Am I suggesting that you don’t need to see an acupuncturist? Not necessarily because there is a wealth of diagnostic and other skills we bring to the table, I’m just suggesting you might not be stuck waiting on your appointment to start seeing benefits. You don’t even have to go to a massage or physical therapist to start reaping some rewards (though in a lot of cases you should go see them too). What I’m suggesting more than anything, is that your health and well-being are your business first and there are some simple tools and tricks close to hand that you can start using right now!

All around your house are implements that you can bring to bear on your aches, pains, and even internal medicine issues; from the handle of a spoon, to a toothpick, or a rolling pin, almost anything can be used to apply targeted pressure to the body. And of course you always have fingers. Here are a couple specific things that you can try.

  • Digestive Rolling: Get a round implement, a dough roller, stiff cardboard tube, or even the side of a pencil. Find the front edge of your shin bone just under your knee. Place the tool just below the knee and about half an inch outside the edge of your shin bone. It shouldn’t be pressing on the bone, but it should be pretty close. From here, with strong pressure (it shouldn’t be painful, but you should know you’re doing it) roll whatever you’re using down the front of your leg to your ankle. Come back to the start and do it again. Roll down nine times and then do the other leg. This area of the body has a strong effect on the digestion and rolling it like this will bolster stomach function and up-regulate peristalsis. This is a big deal, because with the chronic stress most of us live under our digestive system is underfunctioning most of the time, and chronic underfunction in the digestive system can lead to all sorts of long term illnesses!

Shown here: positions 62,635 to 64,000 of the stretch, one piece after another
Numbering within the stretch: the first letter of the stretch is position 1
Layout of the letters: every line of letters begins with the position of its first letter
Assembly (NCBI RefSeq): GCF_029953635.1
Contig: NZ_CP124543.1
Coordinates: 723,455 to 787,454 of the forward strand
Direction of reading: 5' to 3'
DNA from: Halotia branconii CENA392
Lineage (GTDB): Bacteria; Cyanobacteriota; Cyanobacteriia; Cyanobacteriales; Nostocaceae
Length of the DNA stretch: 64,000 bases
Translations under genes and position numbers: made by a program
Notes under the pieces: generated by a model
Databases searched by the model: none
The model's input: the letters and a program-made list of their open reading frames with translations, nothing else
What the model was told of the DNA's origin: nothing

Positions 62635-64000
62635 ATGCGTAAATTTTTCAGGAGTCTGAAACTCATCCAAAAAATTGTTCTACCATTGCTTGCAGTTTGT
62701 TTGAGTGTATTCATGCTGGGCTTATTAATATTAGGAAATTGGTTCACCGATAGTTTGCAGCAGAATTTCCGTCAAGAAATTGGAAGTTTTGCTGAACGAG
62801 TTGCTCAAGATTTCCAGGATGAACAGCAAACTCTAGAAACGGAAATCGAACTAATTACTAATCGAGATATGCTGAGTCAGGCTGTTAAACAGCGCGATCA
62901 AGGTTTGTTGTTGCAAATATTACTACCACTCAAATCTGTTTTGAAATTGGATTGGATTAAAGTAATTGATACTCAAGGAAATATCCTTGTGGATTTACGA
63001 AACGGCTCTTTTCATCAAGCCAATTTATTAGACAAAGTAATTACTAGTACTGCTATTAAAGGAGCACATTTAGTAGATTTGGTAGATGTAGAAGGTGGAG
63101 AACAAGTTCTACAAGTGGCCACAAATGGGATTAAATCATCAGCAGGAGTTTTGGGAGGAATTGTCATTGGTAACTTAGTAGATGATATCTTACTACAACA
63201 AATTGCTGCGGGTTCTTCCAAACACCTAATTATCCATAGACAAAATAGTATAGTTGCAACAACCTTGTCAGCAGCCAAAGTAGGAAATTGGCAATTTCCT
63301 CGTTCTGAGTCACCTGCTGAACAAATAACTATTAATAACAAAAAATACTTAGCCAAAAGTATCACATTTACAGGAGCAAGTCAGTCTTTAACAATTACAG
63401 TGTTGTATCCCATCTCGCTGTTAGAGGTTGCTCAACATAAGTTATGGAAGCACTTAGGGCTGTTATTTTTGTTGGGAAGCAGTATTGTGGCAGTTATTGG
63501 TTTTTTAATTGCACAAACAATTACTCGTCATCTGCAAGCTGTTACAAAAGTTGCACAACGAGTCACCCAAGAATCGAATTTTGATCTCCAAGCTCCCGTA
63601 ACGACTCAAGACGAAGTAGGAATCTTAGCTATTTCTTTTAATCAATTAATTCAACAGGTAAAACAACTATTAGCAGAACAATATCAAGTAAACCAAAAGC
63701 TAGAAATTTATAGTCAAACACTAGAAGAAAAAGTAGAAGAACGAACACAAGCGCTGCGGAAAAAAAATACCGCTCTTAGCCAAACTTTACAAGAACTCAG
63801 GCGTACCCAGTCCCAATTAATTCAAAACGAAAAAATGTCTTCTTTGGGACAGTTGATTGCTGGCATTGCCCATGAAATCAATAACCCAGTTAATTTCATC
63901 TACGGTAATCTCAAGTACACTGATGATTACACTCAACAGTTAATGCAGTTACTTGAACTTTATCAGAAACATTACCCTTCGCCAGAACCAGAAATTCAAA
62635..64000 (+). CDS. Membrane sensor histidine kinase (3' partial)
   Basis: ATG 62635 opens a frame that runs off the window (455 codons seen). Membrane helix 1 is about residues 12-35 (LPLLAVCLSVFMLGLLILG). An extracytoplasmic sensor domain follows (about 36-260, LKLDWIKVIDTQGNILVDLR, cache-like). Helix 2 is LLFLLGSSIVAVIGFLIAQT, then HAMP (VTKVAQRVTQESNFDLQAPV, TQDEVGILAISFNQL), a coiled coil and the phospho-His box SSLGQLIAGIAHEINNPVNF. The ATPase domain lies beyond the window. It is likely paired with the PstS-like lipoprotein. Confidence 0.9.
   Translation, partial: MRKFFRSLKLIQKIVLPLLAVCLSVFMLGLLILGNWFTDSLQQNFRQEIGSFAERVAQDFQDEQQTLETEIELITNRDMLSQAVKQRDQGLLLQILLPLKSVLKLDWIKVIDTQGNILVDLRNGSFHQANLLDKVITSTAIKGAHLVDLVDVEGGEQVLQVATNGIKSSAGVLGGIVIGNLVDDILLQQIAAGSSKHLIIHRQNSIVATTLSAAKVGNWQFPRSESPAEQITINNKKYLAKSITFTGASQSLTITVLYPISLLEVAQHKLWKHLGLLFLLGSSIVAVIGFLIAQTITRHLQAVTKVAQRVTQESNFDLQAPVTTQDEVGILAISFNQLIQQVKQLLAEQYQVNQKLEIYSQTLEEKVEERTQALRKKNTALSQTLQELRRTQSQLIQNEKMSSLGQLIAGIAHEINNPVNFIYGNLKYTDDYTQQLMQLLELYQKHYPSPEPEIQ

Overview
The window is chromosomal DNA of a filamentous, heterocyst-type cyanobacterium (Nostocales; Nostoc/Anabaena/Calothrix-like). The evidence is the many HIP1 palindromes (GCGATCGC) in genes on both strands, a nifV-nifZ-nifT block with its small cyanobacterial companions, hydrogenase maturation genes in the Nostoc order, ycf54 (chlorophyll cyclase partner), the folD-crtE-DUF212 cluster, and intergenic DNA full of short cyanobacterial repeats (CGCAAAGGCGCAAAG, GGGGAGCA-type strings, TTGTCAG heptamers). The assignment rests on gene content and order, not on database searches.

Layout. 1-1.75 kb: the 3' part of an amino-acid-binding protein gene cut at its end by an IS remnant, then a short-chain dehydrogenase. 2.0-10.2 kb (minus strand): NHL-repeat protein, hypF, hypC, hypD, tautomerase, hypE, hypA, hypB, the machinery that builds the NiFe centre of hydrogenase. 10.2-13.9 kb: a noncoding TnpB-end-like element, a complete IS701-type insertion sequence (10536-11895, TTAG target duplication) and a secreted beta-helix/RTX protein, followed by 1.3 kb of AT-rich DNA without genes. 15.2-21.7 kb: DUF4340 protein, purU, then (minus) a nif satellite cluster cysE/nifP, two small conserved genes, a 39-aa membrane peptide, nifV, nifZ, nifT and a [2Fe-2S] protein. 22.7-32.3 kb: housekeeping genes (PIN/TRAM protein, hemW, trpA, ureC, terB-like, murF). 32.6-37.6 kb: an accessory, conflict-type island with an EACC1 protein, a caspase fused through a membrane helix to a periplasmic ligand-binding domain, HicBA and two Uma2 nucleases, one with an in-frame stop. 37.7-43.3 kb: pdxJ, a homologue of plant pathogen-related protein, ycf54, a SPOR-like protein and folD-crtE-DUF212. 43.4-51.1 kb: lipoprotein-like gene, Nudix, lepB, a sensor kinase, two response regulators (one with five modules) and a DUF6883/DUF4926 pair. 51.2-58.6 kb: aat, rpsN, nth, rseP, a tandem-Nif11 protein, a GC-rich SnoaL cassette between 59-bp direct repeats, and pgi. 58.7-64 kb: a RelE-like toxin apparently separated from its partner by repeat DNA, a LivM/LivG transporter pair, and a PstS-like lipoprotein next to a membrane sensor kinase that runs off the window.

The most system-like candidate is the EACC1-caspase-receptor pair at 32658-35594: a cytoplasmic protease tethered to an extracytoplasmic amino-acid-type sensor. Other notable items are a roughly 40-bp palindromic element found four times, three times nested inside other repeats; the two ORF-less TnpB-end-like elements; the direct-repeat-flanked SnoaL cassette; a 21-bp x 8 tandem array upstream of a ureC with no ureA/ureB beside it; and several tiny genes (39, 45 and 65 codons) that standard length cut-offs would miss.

• Morning Wake-Up Call: Get that same item you used to roll your shin and put it on the floor. You’re going to sit down and put your foot on it so that the inside edge of your foot, just behind your big toe is pressing against it. Put some pressure on it and roll it back and forth from just behind the big toe to the heel, keeping the pressure focused mostly on the inside edge of the foot. This will again stimulate digestive function, but will also help with adrenal function and cortisol, which can help you feel brighter eyed on those draggy mornings!
  • Stress Buster: Feeling stressed? Especially that kind of stress where it feels like someone is squeezing the middle of your chest and refuses to let go? Grab the handle of a spoon or a toothpick if you like a little bit of a sharper sensation, or even just use your finger if you don’t have anything else close to hand. On the underside of your wrist, find the two tendons that run down from your hand. About an inch and a half below the crease of your wrist you’ll find a little tender spot between those two tendons. Press and hold there, making little counter-clockwise circles. On the top of your foot, between the bones behind the big and second toe, slide back toward the top of your foot until you feel where those bones almost meet and then move back toward your toes just a little. You should find another tender spot there where you can repeat the same procedure. While you’re rubbing either of these spots try to slow your breathing down and take nice long breaths. Within a minute or two you should feel a lot better!